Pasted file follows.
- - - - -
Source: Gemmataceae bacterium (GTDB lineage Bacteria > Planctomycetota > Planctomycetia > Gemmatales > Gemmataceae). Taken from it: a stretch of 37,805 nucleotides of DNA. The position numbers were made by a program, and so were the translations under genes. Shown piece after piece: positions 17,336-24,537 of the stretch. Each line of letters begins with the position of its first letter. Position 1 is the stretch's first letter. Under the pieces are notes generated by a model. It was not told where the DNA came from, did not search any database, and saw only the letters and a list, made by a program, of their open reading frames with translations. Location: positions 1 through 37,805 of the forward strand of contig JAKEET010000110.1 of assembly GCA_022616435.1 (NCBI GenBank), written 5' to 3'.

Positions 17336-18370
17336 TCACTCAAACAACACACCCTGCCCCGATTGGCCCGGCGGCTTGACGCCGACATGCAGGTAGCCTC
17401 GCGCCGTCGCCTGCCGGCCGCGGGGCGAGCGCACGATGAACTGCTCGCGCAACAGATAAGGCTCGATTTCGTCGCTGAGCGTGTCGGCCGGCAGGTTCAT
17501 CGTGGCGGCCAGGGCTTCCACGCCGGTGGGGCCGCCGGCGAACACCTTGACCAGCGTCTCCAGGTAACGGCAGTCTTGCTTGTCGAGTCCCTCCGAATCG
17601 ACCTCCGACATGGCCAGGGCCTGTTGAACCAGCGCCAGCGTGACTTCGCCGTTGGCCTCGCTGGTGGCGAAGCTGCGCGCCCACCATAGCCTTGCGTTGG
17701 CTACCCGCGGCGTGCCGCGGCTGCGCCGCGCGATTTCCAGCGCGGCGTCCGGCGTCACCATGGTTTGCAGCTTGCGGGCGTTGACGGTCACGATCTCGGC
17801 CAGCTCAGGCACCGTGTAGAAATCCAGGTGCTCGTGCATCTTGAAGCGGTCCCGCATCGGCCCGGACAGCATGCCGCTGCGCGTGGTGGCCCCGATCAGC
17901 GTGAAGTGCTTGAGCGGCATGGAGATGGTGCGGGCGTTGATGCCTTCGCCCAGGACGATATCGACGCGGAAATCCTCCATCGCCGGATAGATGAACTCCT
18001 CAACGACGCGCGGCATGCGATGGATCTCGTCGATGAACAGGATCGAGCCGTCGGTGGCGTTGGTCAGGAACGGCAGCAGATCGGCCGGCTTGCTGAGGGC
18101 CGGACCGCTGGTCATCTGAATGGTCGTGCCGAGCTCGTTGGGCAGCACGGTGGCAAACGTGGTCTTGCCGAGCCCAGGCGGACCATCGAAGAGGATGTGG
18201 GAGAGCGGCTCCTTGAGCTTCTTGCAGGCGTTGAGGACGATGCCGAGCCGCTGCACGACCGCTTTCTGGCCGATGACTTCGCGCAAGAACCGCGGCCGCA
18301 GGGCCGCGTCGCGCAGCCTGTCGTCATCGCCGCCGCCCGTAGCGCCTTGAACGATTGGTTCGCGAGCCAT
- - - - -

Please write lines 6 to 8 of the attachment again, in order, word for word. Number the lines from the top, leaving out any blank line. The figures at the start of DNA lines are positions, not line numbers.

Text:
17601 ACCTCCGACATGGCCAGGGCCTGTTGAACCAGCGCCAGCGTGACTTCGCCGTTGGCCTCGCTGGTGGCGAAGCTGCGCGCCCACCATAGCCTTGCGTTGG
17701 CTACCCGCGGCGTGCCGCGGCTGCGCCGCGCGATTTCCAGCGCGGCGTCCGGCGTCACCATGGTTTGCAGCTTGCGGGCGTTGACGGTCACGATCTCGGC
17801 CAGCTCAGGCACCGTGTAGAAATCCAGGTGCTCGTGCATCTTGAAGCGGTCCCGCATCGGCCCGGACAGCATGCCGCTGCGCGTGGTGGCCCCGATCAGC